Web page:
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RE: Review of draft-ietf-v6ops-nap-02.txt
- To: "'Walt Lazear'" <email@example.com>, "'Fred Baker'" <firstname.lastname@example.org>, "'Thomas Narten'" <email@example.com>
- Subject: RE: Review of draft-ietf-v6ops-nap-02.txt
- From: "Tony Hain" <firstname.lastname@example.org>
- Date: Thu, 1 Jun 2006 08:37:37 -0700
- Cc: "'Jim Bound'" <Jim.Bound@hp.com>, "'Brian E Carpenter'" <email@example.com>, "'EricLKlein'" <firstname.lastname@example.org>, <email@example.com>, "'Ralph Droms'" <firstname.lastname@example.org>, <email@example.com>, "'Lindqvist Erik Kurt'" <firstname.lastname@example.org>, "'Margaret Wasserman'" <email@example.com>
- In-reply-to: <009501c684e2$488021f0$5100a8c0@WaltXP>
Walt Lazear wrote:
> I agree! I'm a firm believer in the need for IPv6, but
> I get a deja-vu knot in my stomach when I hear some IPv6
> evangelists (such as at an IPv6 Summit) talking about the infinite
> address space and great applications it enables. There is
> breast beating about Jon Postel wantonly handing out
> Class A's to buds in IPv4 land and yet I see the same kind
> of large chunks of IPv6 land being distributed freely.
> Perhaps we're letting the RIR's head down the same road?
> /64's for serial links! 15 quintillion addresses where 2-4
> will suffice?!?!?!
> What's scary are the applications that give addresses to every
> retail item so it can be tracked during it's lifetime. No
> reuse of addresses is contemplated (because they're infinite).
> Imagine the ultimate usage, where nano-things in aerosol sprays each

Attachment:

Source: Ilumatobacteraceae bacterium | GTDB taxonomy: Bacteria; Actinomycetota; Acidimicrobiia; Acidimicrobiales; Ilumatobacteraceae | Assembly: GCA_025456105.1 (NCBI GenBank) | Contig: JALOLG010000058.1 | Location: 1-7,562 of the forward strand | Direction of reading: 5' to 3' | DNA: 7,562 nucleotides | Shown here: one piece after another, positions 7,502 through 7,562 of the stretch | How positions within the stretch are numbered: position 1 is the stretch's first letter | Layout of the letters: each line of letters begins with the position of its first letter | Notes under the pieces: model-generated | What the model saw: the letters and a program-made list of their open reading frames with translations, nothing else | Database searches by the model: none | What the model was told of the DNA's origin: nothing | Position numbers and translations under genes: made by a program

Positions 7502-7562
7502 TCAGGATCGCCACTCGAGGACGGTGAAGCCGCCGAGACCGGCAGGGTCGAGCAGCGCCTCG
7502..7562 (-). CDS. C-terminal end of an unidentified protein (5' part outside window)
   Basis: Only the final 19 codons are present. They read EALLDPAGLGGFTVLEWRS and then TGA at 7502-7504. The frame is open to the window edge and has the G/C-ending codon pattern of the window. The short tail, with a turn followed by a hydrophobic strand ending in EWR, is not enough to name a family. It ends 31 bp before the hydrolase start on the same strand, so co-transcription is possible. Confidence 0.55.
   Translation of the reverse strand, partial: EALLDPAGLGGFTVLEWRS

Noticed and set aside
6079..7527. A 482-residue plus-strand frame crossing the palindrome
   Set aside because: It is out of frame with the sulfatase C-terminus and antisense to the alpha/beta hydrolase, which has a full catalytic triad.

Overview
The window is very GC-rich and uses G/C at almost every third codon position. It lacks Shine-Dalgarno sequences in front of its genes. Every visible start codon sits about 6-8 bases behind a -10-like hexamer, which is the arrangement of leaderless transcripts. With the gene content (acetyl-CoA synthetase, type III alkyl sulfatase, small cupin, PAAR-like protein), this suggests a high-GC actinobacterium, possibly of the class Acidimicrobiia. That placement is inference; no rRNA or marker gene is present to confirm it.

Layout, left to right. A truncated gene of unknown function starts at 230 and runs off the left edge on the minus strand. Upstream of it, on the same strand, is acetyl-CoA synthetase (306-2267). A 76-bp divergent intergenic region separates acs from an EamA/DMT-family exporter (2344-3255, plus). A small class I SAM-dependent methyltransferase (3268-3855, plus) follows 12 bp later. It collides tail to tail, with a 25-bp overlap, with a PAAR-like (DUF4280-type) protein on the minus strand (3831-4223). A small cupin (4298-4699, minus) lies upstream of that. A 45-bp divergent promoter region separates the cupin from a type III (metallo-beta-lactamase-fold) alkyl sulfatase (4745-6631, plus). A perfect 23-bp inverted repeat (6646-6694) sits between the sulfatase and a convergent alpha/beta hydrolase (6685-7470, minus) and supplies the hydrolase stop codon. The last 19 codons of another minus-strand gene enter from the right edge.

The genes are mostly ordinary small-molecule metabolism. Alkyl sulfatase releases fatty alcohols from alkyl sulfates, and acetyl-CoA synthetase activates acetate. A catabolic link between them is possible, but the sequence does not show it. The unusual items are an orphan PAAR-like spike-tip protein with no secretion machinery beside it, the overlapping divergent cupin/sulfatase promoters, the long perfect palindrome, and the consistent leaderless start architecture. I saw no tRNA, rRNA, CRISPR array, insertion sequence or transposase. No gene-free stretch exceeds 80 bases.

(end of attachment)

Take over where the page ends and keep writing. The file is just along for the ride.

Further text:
> have an address that is literally "cast to the wind". Is there a
> /70 or /80 in every can of this stuff? Why is there no built-in
> mandatory recycling of address space for these applications?
There appears to be some confusion here. Even if every device that attaches
to the network has a lifetime unique tag, its uniqueness is bounded by the
subnet that it is attached to. The same tag might be in use in some other
part of the network with a different routing prefix.
> We're undoing CIDR-like usage.
That is simply not true. Allocations for subnets are done in exactly the
same hierarchal manner. The only difference is that the subnet size is fixed
and large so an arbitrary number of uses within that may occur. One of the
major new security efforts that is simply not possible with the small subnet
space in IPv4 is SEND (RFC 3971). The subnet is still contained within a
CIDR block, but new capabilities are taking advantage of the larger space.
> Hierarchical addressing is
> going to be wasteful by nature. I don't know how the IETF
> can influence the RIR allocation policy, but it's scary
> how much history seems to be repeating itself. We're
> at the early end of the cycle, so it may not seem to some
> that we're handing out addresses with both hands, but we are.
You are focused on the number of addresses, where the IPv6 allocations are
done on number of subnets. Even so there are larger blocks being handed out
than with IPv4, because fragmentation of the space causes more routing table
bloat than the savings. In IPv4 the resource is scarce. In IPv6 it is not
infinite, but with the HD ratio change being adopted by the RIRs the
lifetime under the current generous allocation practice is projected at over
500 years. This protocol is not the be-all-end-all of protocols. It will be
replaced by some thing better before 500 years pass.